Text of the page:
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Arby's Thinks You Still Want the Meats
By: Fast Company
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“We have the meats!”

The unmistakable Arby’s tagline is voiced by Golden Globe–winning actor and unmistakable baritone Ving Rhames, who has saved the world time and again by crafting spy gadgets as Luther Stickell in the Mission: Impossible franchise. For Arby’s, he presents “the meats”—an equally essential weapon in the fast food arms race.

“We put a bold flag down,” says Jim Taylor, Arby’s chief marketing officer, of the tagline that launched in 2014. “If you are someone with us, who shares a passion for high-quality meat cooked the right way as deliciously as possible, we’re going to be a place you can get an abundance of different types of meat as a centerpiece for every sandwich.”

Indeed, in the age of plant-based Impossible burgers and Beyond Meat, Arby’s has not only decided to resist the rising tide of veganism and flexitarianism, it’s positioned carnivory as a “with us or against us” values system, going so far as to recently launch its first “megetable,” which it called a “marrot”—a shameless troll of a carrot that’s made entirely out of meat.

“Here’s our philosophy: If you try to stand for everything, you end up standing for nothing,” says Taylor, who also leads menu development (including megetables). “At some point you have to draw a line. This is what we’re going to say our brand is all about. We made a decision [that] our brand is going to be about real meat, and there will be other people who get into plant-based, but our true north is we have the meats, and real meats.”

 

To “have the meats” isn’t just an existential anchor. A decade ago, it was a revenue lifeboat. Arby’s sales dropped 5.8% in 2008 and 8.2% further in 2009. “Arby’s performance is amongst the worst in modern restaurant history,” wrote a J.P. Morgan analyst in 2010. That year, as sales and margins continued dropping with no turnaround in sight, the market began speculating that the chain would go up for sale—for as much as $600 million. In 2011, Arby’s did indeed sell to a private equity group, but for a mere $130 million, less than half what the lowest estimates had wagered a year earlier.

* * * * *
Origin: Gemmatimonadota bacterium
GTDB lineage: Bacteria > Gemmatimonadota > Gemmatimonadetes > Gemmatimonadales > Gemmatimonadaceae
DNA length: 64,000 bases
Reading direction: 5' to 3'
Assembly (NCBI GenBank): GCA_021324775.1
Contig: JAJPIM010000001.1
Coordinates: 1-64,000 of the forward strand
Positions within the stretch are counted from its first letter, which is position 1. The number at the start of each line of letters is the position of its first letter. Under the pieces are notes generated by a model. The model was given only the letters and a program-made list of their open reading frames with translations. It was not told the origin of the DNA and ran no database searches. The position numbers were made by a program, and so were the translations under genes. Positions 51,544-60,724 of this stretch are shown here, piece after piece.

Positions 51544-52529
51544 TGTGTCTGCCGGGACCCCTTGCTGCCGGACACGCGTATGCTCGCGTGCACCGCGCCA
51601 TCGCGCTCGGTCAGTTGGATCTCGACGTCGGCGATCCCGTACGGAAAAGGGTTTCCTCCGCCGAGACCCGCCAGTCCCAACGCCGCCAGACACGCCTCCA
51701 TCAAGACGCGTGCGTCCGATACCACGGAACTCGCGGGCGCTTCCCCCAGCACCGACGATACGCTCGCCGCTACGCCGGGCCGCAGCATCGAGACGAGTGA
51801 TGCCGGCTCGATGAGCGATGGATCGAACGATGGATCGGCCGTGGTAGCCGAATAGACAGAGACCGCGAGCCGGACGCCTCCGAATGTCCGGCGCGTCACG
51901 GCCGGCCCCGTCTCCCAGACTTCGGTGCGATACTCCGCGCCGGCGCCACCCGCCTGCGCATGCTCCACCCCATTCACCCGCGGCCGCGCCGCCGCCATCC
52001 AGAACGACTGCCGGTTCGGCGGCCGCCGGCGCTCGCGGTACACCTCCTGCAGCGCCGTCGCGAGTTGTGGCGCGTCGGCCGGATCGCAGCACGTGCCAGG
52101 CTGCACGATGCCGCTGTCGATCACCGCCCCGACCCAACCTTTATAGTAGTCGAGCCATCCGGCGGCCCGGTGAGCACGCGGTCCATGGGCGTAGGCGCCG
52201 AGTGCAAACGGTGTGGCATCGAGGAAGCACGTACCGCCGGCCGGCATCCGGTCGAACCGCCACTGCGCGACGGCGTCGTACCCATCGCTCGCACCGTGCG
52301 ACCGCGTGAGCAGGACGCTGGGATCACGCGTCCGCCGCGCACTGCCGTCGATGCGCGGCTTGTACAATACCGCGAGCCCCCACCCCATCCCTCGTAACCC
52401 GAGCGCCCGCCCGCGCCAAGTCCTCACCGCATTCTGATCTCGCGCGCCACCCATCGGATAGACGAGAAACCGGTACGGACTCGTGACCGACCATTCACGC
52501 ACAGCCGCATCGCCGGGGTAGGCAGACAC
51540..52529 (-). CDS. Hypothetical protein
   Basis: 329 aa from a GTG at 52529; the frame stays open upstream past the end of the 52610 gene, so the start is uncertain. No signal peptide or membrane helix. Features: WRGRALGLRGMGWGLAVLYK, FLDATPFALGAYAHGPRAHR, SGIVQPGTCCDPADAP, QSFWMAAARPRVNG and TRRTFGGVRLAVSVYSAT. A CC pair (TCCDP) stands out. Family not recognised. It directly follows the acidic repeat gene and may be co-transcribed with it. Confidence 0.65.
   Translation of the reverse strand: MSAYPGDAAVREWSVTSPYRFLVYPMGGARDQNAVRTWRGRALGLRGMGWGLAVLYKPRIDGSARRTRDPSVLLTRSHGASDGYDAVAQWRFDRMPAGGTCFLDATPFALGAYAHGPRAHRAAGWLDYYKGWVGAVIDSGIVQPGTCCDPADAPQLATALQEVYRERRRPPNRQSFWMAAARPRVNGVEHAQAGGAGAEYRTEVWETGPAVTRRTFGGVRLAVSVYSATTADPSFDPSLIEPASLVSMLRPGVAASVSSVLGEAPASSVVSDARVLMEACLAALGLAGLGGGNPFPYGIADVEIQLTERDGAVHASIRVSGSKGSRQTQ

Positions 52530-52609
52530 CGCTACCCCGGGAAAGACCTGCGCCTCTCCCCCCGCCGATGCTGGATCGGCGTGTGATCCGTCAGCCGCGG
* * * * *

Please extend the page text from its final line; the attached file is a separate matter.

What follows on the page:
Arby’s is currently run by Inspire Brands, which is majority owned by affiliates of Roark Capital Group, investors in meatatarian brands including Buffalo Wild Wings, Hardee’s/Carl Jr.’s, Sonic, and Culver’s. The chain recruited Paul Brown from Hilton to become CEO in 2013, ushering in a new, flesh-based renaissance with same-store growth every year since, for a total of $3.9 billion in revenue in 2018 (or nearly 4x what it made in 2011). Under Brown’s leadership, Arby’s now offers eight different types of meat on the menu all the time, and other varieties are featured in limited-time specials. A brisket sandwich, launched in 2013, contains meat that’s hand-smoked by a multi-generation, family-run business in east Texas. Another sandwich layers bacon atop roast beef. Yet another features thick-cut pork belly. Arby’s even introduced hand-carved gyros nationwide, with a blend of beef and lamb sliced right off the spit.

It’s a strategy involving not just meat, but as Arby’s dubs it, meats. Each menu item requires Arby’s to develop new expertise in sourcing products and preparing cuts in-house. Witness the company’s push into selling game, which began when Arby’s launched a limited-edition venison sandwich in 2016. The move was shocking to the press, largely because blander options like beef and pork dominate fast food menus, along with those of American restaurants in general.

“We said, in this world, who is passionate about meat? Who loves meat? Hunters,” recounts Taylor. It was “a group that overindexed pretty hard with Arby’s. And we thought, we should do something for them.” “Them” being the 20 million people in the U.S. who kill their own food but can only taste deer seasonally. Arby’s marketed the new product with the tagline “Meat Season” and promoted it with a sign reading, “You say hunting, we say sandwich gathering.”



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This article was published on Fast Company. A link to the original piece appears after the post. www.fastcompany.com
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